Here are 6 famous musicians from Armenia died at 69:
Ruben Simonov (April 1, 1899 Moscow-December 5, 1968 Moscow) also known as Rouben Simonov, Simon, Ruben N., Ruben N. Simonov or Рубен Николаевич Симонов was an Armenian actor and theatre director. He had one child, Eugene R. Simon.
Born into an Armenian family, Ruben Simonov was a prominent figure in the Soviet cultural scene. He served as the artistic director of the Vakhtangov Theatre for over 20 years, during which he pursued a distinctive style of direction characterized by a bold and dynamic approach to staging classical plays. Simonov was also a successful actor, best known for his roles in films such as "The Return of Maxim" (1937) and "Pirogov" (1947), which won him the Stalin Prize. In addition to his work in theatre and cinema, Ruben Simonov was a respected theatre critic and essayist. He authored several books on theatre theory and practice, and his writing on the history of Soviet theatre remains a valuable resource to this day. Simonov received numerous awards and honours for his contributions to the arts, including the Order of Lenin and the title of People's Artist of the USSR. Despite his achievements, Simonov's career was not without controversy. In the 1930s he was criticized for his perceived formalism, and his close association with the Vakhtangov Theatre was seen by some as evidence of his transgression against socialist realist principles. Despite this, Simonov remained a prominent and influential figure in Soviet theatre until his death in 1968.
Simonov's passion for theatre developed at a young age when he attended a production of "Hamlet" at the Moscow Art Theatre. He enrolled in the Moscow Art Theatre School and began working as an actor before transitioning to directing in the late 1920s. Simonov's innovative approach to directing earned him widespread recognition, and he was invited to direct productions at theatres across the Soviet Union and abroad. His productions were known for their visually striking sets, creative use of music, and dynamic ensemble acting.
In addition to his work in the arts, Simonov was also involved in politics. He served as a member of the Supreme Soviet of the USSR and was active in various cultural organizations. Although he initially supported the policies of Joseph Stalin, Simonov became disillusioned with Stalinism in the aftermath of the Great Purge and the repression of Soviet intellectuals.
Simonov's legacy endures in the world of theatre, both in Russia and beyond. The Vakhtangov Theatre, where he served as artistic director, continues to stage productions based on his original concepts and designs. Simonov's ideas about the importance of ensemble acting, theatrical experimentation, and the preservation of cultural heritage continue to influence theatre practitioners around the world.
Read more about Ruben Simonov on Wikipedia »
Garegin Nzhdeh (January 1, 1886 Güznüt-December 21, 1955 Vladimir) was an Armenian politician.
He is considered a national hero in Armenia for his role in promoting Armenian independence and fighting for the rights of Armenians living in the Ottoman Empire. Nzhdeh was one of the leaders of the Armenian national liberation movement and fought against Turkish and Soviet forces during his lifetime. He was also a military strategist and played a key role in organizing Armenian resistance during World War II as a member of the Armenian Legion, a unit of the German army made up of ethnic Armenians. Despite his controversial associations, Nzhdeh remains an important figure in Armenian history and is celebrated as a symbol of Armenian resistance and self-determination.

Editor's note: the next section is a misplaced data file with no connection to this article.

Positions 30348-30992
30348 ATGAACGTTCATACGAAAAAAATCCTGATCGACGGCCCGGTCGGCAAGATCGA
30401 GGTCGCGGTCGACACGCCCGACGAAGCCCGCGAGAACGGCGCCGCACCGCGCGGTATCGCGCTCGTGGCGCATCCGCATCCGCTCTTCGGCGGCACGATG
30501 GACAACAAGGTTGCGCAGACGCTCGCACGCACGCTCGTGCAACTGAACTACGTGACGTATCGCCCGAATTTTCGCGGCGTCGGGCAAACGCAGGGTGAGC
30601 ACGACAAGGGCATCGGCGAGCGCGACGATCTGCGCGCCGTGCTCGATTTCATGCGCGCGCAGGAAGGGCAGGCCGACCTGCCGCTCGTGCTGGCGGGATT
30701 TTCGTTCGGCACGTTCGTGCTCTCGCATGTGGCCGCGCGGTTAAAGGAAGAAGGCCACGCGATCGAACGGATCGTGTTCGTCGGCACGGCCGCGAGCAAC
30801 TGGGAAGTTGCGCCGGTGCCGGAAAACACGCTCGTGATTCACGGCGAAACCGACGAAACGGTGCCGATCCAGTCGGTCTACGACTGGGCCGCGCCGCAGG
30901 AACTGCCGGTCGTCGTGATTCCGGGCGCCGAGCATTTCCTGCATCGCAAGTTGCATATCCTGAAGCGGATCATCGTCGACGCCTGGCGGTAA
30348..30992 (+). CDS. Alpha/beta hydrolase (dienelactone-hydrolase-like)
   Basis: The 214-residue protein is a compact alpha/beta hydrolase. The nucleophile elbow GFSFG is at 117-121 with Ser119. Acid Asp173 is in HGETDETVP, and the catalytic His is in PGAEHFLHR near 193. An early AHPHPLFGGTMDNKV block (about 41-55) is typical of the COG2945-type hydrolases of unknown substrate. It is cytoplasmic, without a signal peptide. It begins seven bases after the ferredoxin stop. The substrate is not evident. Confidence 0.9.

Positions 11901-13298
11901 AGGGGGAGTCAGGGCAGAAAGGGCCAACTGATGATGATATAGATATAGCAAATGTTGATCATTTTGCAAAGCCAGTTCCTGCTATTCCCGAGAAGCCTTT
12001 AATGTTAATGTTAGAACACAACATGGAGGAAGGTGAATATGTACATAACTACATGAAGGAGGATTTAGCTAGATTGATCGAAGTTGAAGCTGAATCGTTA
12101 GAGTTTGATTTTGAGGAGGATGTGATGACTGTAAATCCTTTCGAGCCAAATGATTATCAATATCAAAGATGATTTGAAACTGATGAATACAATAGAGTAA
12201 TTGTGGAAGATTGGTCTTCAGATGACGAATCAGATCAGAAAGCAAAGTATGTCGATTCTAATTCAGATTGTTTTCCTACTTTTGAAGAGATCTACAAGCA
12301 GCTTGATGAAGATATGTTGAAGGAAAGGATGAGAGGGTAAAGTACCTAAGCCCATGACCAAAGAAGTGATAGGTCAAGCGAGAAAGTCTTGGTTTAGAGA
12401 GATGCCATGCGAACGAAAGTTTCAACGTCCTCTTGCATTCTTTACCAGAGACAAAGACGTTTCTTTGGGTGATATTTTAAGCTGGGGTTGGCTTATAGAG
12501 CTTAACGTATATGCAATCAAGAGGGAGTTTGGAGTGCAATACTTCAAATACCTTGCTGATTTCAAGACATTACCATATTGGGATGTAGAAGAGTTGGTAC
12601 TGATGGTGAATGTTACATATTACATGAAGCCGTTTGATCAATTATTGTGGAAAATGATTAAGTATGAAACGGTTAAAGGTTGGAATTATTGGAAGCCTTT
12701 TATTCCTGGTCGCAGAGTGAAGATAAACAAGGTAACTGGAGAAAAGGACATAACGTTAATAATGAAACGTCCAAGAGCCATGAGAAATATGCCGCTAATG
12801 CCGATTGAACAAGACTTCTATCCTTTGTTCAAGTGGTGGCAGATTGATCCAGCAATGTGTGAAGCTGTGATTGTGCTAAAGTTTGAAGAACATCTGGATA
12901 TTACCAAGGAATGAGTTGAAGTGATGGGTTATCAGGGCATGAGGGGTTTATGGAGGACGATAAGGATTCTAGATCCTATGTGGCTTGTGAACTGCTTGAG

Nzhdeh was born in what is now Azerbaijan, but at the time was part of the Russian Empire. He studied in Tiflis (now Tbilisi, Georgia) and then in St. Petersburg, where he became involved in revolutionary politics. He was arrested and imprisoned several times for his activities.
After the Armenian Genocide in 1915, Nzhdeh became a leader of the Armenian volunteer units that fought alongside Russian forces during World War I. He later played a key role in the establishment of the short-lived Republic of Armenia in 1918, which was later taken over by Soviet forces.
Nzhdeh eventually fled Armenia and settled in Bulgaria, where he continued to advocate for Armenian independence. During World War II, he led the Armenian Legion, which fought against Soviet forces on the Eastern front. After the war, Nzhdeh was captured by Soviet forces and imprisoned for several years before being released in 1952 as part of a prisoner exchange.
Nzhdeh remained active in Armenian politics until his death in 1955. He is buried in Yerevan, the capital of Armenia, and is remembered as a hero by many Armenians. Despite his controversial alliances, he was committed to the idea of an independent Armenian state and fought tirelessly for the rights of Armenians both in Armenia and throughout the world.
Read more about Garegin Nzhdeh on Wikipedia »
Martín Karadagian (April 30, 1922 Buenos Aires-August 27, 1991) was an Armenian personality.
He was best known for his career as a professional wrestler, as well as for his work as a television host and producer in Argentina. Karadagian was the first professional wrestler in Argentina to gain widespread popularity, and he helped to introduce the sport to a new generation of fans. He was also a major figure in the development of television programming in Argentina, producing and hosting a number of popular shows throughout his career. In addition to his work in entertainment, Karadagian was also a philanthropist and a vocal advocate for Armenian rights. His contributions to Argentine culture have earned him a place as one of the most beloved and iconic figures in the country's history.
Karadagian was born in Buenos Aires, the son of Armenian immigrants. He began his wrestling career in the early 1950s, quickly becoming one of the most popular and successful wrestlers in the country. He was known for his flamboyant personality and signature move, the "martinete," which helped to solidify his status as a fan favorite.
In addition to his wrestling career, Karadagian made a name for himself as a television host and producer. He hosted a variety of shows, including "La Campana de Cristal" and "Titanes en el Ring," which became a cultural phenomenon in Argentina and other Latin American countries. Karadagian was also known for his philanthropy, establishing the Fundación Cultural Armenia in 1966 to support and promote Armenian culture in Argentina.